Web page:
Bedbugs are highly resistant to many sprays. There are, however, certain sprays that may be able to kill bedbugs. Check with a professional exterminator about advice using sprays to try and remove the bedbugs yourself. Dead bedbugs usually won't move, may be arched back, or red in color. Ultimately, you may be better off replacing your mattress and bedding and fumigating your home to kill the bedbugs.
Some bed bug products cannot be used where others can. Also, bed bugs can build up a resistance to certain pyrethroids, making them difficult to treat. This is why using a variety of products to kill and control bed bugs will produce the best results. We recommend using one of our bed bug kits. These kits include our most powerful and effective products for a variety of applications to save you time and money.
DIY heat treatments most often just drive bed bugs deep into wall voids and hard-to-reach spaces in a structure. When the heat is turned off, the bugs return to living and sleeping areas. It has no impact at all. But, in worst case scenarios, where desperate people have gone to greater lengths to destroy these tormenting pests, it has resulted in damage to belongings, the death of pets, structural fires, and in tragic cases, a loss of human life.
Bed bugs are tiny, flat, wingless insects that range in color from nearly white to deep brown/reddish. The parasitic pests get their name from their hiding spot of choice – they prefer burrowing into bed frames and mattresses during the day, then become active at night when they feed on people and pets. Bed bugs are resilient pests that can hitch a ride on luggage, furniture, storage boxes, backpacks and clothing (but rarely humans), very quickly causing an infestation.

DIY heat treatments most often just drive bed bugs deep into wall voids and hard-to-reach spaces in a structure. When the heat is turned off, the bugs return to living and sleeping areas. It has no impact at all. But, in worst case scenarios, where desperate people have gone to greater lengths to destroy these tormenting pests, it has resulted in damage to belongings, the death of pets, structural fires, and in tragic cases, a loss of human life.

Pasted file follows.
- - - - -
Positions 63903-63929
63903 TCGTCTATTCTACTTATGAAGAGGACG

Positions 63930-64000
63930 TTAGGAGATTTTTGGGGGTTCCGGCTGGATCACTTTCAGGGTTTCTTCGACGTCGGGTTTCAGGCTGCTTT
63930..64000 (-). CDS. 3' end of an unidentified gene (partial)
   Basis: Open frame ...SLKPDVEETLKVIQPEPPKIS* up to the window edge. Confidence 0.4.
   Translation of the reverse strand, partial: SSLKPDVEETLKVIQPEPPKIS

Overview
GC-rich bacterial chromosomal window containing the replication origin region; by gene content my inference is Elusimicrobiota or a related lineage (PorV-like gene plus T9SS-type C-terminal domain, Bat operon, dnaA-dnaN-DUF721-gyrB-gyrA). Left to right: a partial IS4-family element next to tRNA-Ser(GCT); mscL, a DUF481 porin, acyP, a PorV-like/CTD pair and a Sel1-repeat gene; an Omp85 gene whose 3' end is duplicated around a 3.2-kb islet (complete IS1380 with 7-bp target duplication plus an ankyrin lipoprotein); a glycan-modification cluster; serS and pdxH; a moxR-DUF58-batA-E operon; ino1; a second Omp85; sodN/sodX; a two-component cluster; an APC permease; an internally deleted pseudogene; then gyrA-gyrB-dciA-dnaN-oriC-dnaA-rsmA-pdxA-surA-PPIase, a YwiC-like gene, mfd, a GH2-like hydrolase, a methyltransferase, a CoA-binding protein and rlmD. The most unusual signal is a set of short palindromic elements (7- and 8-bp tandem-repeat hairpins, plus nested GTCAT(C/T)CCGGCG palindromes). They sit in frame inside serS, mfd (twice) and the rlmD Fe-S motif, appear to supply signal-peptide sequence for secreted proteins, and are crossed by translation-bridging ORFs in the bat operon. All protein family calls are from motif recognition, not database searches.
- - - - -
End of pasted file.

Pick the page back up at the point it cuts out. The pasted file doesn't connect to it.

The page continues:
Prepare the room by separating treated from untreated furniture.  This will involve moving all your furniture to one side of the infested room (Remember, you’ve already assessed which rooms you think are infested.  You may not need to do this in every room).  The process is important because if you treat half of the items in a room and leave other areas untreated, bed bugs may return to the previously treated areas from untreated sites. Take all clothes from drawers, infested closets, etc. and double bag them in clear plastic bags (clear bags are easier to see where things are). Also double bag all personal items (toys, papers, books, electronics, CDs, or anything that could serve as a hiding place for bed bugs) and set them aside until they can be carefully treated, cleaned or inspected.